5. Applications: Commonly used in automotive applications (like fuel and oil handling hoses, seals, grommets), as well as in general industrial applications where fuel and oil resistance is needed.

     Summary
    - For High Temperature and Chemical Resistance: Viton is superior.
    - For Cost-Effectiveness and General Oil Resistance: Buna is more suitable.
    - Application Specific: Always consider the specific requirements of the application, including chemical exposure, temperature range, and budget constraints.

    In conclusion, the better choice depends on the operational requirements of the application. Viton excels in extreme environments and with high chemical resistance needs, while Buna is more cost-effective for general industrial uses where extreme conditions are not a factor.

  • Canyon Components carries a huge variety of Nitrile based seals, O-rings, gaskets, & custom molded parts and supplies thousands of customers in a diverse range of industries. Nitrile is the term used to describe a copolymer of acrylonitrile and butadiene. The amount of acrylonitrile used in the copolymer varies between compounds and has a profound effect on the mechanical and physical properties of the material, O-rings, gaskets, & custom molded parts. Generally, Nitrile O-rings, gaskets, & custom molded parts are very oil-resistant, have strong mechanical properties, are resistant to wear, and are relatively inexpensive. These properties make Nitrile the most commonly used general purpose O-ring, gasket, & custom molded part material.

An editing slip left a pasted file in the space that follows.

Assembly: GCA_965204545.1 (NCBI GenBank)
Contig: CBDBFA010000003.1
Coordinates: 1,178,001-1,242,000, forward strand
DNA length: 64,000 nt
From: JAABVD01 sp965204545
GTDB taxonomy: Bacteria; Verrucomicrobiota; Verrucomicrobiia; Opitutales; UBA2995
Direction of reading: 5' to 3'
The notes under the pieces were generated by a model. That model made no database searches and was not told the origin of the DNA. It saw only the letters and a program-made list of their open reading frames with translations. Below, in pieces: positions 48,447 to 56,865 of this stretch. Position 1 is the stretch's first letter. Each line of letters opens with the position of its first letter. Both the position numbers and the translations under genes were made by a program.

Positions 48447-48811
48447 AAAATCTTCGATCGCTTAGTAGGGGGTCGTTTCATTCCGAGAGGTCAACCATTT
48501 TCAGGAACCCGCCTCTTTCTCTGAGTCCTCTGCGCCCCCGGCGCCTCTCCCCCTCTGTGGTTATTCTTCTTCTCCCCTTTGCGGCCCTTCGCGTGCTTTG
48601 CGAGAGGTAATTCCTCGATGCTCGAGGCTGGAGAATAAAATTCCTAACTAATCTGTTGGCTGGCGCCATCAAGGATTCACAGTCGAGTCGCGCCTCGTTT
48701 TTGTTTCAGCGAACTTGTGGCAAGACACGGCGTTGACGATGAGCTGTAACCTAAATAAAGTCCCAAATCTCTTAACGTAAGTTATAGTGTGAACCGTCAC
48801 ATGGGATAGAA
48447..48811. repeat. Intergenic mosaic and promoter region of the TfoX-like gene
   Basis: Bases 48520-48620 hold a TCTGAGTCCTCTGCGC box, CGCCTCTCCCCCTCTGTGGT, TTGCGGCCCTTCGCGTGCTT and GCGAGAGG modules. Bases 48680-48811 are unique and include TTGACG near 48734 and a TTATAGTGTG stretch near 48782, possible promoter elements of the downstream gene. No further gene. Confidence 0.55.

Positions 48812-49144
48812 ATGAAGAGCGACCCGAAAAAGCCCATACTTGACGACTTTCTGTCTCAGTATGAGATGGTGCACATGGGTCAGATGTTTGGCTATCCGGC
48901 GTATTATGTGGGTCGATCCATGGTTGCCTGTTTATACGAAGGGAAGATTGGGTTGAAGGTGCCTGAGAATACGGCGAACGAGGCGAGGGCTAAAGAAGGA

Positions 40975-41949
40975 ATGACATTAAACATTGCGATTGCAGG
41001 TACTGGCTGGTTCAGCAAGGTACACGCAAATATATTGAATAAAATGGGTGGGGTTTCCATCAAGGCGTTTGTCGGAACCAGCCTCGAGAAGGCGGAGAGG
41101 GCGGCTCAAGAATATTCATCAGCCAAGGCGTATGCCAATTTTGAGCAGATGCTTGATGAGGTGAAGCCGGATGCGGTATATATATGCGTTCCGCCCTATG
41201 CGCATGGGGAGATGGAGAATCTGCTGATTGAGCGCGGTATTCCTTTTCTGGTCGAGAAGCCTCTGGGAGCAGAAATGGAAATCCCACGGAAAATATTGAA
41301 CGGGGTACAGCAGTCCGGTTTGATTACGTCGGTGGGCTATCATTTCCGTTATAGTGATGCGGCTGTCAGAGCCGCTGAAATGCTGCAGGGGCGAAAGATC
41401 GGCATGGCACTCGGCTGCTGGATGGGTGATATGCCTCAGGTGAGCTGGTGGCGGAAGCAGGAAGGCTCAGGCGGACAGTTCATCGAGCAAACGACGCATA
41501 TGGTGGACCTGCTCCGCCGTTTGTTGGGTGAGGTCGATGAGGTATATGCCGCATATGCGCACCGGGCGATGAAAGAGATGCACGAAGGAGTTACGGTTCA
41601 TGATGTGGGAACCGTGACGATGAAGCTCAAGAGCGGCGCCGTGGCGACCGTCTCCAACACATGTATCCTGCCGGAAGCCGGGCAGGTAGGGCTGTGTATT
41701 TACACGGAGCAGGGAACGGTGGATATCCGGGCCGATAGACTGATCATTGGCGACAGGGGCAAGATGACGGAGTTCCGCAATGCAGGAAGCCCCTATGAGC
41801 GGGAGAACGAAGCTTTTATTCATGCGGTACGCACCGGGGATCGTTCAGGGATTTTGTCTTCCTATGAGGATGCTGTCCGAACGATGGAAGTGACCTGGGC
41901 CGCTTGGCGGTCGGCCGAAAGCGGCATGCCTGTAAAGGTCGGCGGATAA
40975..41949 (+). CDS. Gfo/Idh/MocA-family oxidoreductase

• Viton, a brand of synthetic rubber and fluoropolymer elastomer (FKM) commonly used in O-rings, seals, and other moulded or extruded goods, tends to be expensive due to several key factors:

    1. Material Composition: Viton is made from fluoropolymer elastomers, which are more complex and costly to produce than conventional rubbers. The process requires specialized chemicals and technology, contributing to its higher cost.

    2. Performance Characteristics: Viton exhibits exceptional resistance to heat, chemicals, and oil, which makes it suitable for demanding industrial applications. Its ability to maintain integrity under harsh conditions justifies its higher price compared to less durable materials.

    3. Production Costs: The manufacturing process of Viton is more intricate and requires stricter quality control than ordinary rubber production. This increases the overall production costs.

    4. Market Demand: Viton's unique properties make it essential for specific industries, like aerospace, automotive, and chemical processing. The specialized demand for such high-performance material can drive up its price.

    5. Brand Recognition: As a well-known brand under the Chemours Company (formerly a part of DuPont), Viton's established reputation can also be a factor in its pricing.

    6. Durability and Longevity: Products made from FKM tend to last longer than those made from other materials, which can make them more cost-effective in the long run, despite the higher initial cost.

    In summary, Viton's high price is a reflection of its superior quality, durability, and the specialized manufacturing process required to produce it.